Back to News

The Fifty-Three Stations of the Tōkaidō

Japanese artist Utagawa Hiroshige (1797-1858) was one of the great masters of the Japanese landscape woodblock print. In 1833, he produced a suite of prints that followed the imperial road called the Tōkaidō, which ran from Edo (modern Tokyo) to the emperor’s palace in Kyoto. The road was originally developed for the ruling shogun, based in Edo, to bring offerings to the emperor. The government set up 53 stations along the Tōkaidō as stopping points for travelers. By Hiroshige’s time, the road was a popular scenic route, marked by many temples, shrines, shops, and inns, which he made famous through his prints.

The Fifty-Three Stations of the Tōkaidō (1834), in the DMA’s collection, is comprised of 55 prints, one of each of the stations plus two for the beginning and end points. The scenes are a blend of the grandeur of a noble feudal lord's (daimyō) lifestyle, realistic images of daily life and ordinary people like merchants or workers, and a refined depiction of nature, which was very important to the Japanese. Hiroshige was familiar with European painting and often introduced perspective into his prints, although the ultimate effect of his scenes is the distinct linear character of his designs. Inexpensive in their day, these prints served as travel souvenirs or as enticements to would-be travelers.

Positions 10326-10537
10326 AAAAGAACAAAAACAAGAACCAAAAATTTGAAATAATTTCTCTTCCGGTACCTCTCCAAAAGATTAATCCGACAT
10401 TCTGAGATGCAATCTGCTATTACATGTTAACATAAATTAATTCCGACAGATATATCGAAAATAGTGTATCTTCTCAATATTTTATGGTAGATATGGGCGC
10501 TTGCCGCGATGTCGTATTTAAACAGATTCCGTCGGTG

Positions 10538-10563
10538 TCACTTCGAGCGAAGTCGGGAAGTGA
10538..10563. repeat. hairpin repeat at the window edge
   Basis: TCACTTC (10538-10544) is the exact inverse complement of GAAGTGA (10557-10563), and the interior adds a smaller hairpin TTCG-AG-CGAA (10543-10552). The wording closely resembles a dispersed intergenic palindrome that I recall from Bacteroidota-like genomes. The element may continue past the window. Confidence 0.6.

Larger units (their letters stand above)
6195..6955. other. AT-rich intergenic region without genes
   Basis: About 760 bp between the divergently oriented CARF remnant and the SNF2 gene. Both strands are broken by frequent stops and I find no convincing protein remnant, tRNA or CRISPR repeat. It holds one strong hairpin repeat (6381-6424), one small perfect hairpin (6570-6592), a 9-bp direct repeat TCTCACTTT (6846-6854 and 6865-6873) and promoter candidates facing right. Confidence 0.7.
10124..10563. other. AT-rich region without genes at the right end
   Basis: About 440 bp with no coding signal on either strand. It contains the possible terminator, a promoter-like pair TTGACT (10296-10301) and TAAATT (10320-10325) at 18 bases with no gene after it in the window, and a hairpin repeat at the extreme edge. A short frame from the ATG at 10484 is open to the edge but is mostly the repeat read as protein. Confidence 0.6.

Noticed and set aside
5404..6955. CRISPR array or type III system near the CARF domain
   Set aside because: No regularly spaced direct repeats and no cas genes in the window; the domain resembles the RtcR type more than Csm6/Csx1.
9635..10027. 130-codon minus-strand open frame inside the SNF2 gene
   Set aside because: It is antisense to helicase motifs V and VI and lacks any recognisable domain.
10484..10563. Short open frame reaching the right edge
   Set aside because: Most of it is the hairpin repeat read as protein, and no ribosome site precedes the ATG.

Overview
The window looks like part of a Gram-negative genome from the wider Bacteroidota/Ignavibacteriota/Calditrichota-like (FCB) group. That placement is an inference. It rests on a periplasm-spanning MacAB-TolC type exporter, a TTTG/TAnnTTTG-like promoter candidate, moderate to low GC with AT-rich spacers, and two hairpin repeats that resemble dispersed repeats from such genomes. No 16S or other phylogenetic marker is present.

The complete series—once owned by architect Frank Lloyd Wright and gifted to the Museum by Mr. and Mrs. Stanley Marcus in 1984—will be on view at the DMA for the first time in more than 30 years.
Relevant research areas: East Asia, 19th Century, Relief printing

Leave a Reply